Bigheart Commitee To Rename Town 0

Rename Barnsdall to Bigheart

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Interest has been shown in the renaming of Barnsdall to it's original name of Bigheart in honor of James Bigheart. In order for this to happen, 20% of the registered voters within the city limits of Barnsdall would have to approve of the change. This had happened before in 1921 as voters petitioned to change the name to Barnsdall, in honor of T. N. Barnsdall. Though the name of Barnsdall is historically significant, T. N. Barnsdall never did anything for the town that carries his name. He died in 1917 while the town of Bigheart was still in existence. There has never been any documentation or passed stories to ever place Mr. Barnsdall in the town of Bigheart. But there has been documentation of him being in law suits against his workers and other oil companies in Bartlesville, Newkirk and Tulsa. A few years after the death of T. N. Barnsdall, the Barnsdall oil company would buy out the Bigheart Oil Company in 1921 and promise the town of Bigheart that if the voters approved a name change for the city of Bigheart the Barnsdall Oil Company would pave the streets with brick, build a hospital and library and erect a park and country club for the town. To say the least, none of the things promised come to pass and only a part of the streets were paved with brick. T. N. Barnsdall , nor the oil company that held his name never did anything for the town that honored him, giving the towns people empty promises. On the other hand, James Bigheart did more to help his tribe and town. Keeping his word and following through with promises that would help not only the indians of his tribe but the white settlers that would reside on the Osage reservation.


1835 - 1908


James Bigheart was born in 1835 at St. Paul, Kansas then called Osage Village. His father was Nun-tsa-tum-kah and his mother was Wah-hiu-shah, both were full blooded Osages, who named him Pun-kah-wi-tah-An-kah.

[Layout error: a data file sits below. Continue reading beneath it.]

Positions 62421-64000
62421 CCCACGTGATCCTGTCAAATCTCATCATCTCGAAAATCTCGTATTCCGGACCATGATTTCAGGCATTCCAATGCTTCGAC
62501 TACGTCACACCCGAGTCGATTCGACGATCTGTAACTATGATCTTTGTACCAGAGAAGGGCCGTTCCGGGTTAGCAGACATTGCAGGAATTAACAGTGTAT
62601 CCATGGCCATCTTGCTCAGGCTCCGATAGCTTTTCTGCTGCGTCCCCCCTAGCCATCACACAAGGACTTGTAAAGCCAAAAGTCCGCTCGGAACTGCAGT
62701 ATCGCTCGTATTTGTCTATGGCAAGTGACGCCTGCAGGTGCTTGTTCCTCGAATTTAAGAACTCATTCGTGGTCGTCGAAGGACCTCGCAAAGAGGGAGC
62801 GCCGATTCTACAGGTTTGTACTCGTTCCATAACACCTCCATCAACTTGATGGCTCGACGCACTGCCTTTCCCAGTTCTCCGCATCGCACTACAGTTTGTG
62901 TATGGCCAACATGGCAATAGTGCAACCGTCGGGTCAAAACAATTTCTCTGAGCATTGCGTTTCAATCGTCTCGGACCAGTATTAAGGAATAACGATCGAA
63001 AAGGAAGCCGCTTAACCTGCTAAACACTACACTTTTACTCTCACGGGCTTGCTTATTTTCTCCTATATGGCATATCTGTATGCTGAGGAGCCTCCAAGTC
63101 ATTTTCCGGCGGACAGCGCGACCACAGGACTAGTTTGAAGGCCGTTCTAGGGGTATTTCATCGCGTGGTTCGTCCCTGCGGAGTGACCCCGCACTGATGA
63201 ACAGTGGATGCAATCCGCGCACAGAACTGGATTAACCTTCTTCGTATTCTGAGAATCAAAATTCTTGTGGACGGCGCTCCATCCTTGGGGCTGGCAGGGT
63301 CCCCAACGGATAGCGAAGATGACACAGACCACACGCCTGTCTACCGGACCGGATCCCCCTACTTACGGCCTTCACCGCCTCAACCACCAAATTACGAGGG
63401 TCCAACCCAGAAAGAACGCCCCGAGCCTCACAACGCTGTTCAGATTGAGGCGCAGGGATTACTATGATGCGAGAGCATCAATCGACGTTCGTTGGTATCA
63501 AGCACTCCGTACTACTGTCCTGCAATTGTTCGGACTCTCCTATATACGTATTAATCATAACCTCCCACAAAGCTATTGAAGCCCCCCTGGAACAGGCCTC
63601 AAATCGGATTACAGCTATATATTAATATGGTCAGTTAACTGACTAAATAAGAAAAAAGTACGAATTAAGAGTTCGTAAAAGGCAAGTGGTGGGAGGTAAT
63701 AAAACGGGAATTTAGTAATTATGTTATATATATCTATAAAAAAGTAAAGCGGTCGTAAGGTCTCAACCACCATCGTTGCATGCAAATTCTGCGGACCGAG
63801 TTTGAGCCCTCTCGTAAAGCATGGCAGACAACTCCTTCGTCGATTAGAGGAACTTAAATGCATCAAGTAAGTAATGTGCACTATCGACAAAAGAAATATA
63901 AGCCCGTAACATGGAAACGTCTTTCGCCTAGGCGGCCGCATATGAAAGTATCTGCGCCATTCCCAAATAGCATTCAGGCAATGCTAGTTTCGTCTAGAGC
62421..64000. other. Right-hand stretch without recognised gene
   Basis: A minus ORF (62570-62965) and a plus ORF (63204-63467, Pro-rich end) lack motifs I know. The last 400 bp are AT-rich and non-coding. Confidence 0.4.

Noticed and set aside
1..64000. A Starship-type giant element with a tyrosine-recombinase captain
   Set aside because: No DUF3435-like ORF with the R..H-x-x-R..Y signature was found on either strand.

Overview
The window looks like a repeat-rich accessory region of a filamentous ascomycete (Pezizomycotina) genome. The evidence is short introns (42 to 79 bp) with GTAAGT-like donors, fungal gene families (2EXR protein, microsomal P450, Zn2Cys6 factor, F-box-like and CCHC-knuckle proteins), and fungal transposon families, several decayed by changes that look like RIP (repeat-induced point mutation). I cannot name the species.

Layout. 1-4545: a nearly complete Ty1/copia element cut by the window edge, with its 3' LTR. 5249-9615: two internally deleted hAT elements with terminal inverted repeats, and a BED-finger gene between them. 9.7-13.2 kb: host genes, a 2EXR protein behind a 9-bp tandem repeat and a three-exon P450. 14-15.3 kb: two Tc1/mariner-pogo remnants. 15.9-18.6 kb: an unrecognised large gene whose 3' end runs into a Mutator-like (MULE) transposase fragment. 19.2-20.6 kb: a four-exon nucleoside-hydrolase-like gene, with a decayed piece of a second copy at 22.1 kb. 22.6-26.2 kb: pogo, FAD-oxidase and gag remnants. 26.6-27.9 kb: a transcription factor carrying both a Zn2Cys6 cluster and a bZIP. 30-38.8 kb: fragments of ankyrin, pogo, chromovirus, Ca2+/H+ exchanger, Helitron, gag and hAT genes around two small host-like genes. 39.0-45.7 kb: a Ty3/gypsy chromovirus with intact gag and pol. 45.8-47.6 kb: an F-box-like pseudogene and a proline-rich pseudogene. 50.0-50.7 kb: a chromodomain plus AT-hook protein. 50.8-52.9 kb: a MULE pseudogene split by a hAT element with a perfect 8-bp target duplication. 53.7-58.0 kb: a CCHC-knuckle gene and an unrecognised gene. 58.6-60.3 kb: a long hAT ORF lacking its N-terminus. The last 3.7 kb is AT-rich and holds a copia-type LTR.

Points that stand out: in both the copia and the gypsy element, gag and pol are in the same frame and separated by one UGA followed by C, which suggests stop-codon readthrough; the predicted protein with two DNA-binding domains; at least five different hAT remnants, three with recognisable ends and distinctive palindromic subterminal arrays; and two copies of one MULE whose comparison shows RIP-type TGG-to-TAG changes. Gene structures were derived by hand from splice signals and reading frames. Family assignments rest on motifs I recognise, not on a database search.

He was a Catholic convert, educated at the Old Osage Mission in Kansas, established among the Osage in 1847 by Father Schoenmakers. He learned to speak many languages fluently - Osage, Ponca, Creek, Sioux, Cherokee, French, English and Latin.

Served in the Civil War, Company I, 9th Kansas Cavalry. Bigheart entered the service in 1862 at Iola, Kansas. At the end of the war he was mustered out on March 22, 1865 at DeVall s Bluff, Arkansas.

Jim Bigheart had a vision and foresight for his people, serving his people in many capacities, Agency Clerk, Interpreter, Councilman, Delegate, Chief and Principal Chief.

Old Chief Pawhuska, appointed Beaver to take his place as Principal Chief. Upon Beaver s death, his sons being too young, the Band appointed James Bigheart as Principal Chief in 1875.

The 1881 Constitution which is attributed to Bigheart, united the Great and Little Osage. The Chief was no longer appointed, but elected by the people. There were two political parties, basically the full bloods which Bigheart represented, and the mixed bloods.

Bigheart, was the first chief to sanction appropriations for schools and championed education.

James Bigheart was the first to recognize the possibilities for grazing and fattening stock on the lush bluestem grass found on the Reservation. He purchased Texas cattle and brought them up to the Osage Reservation.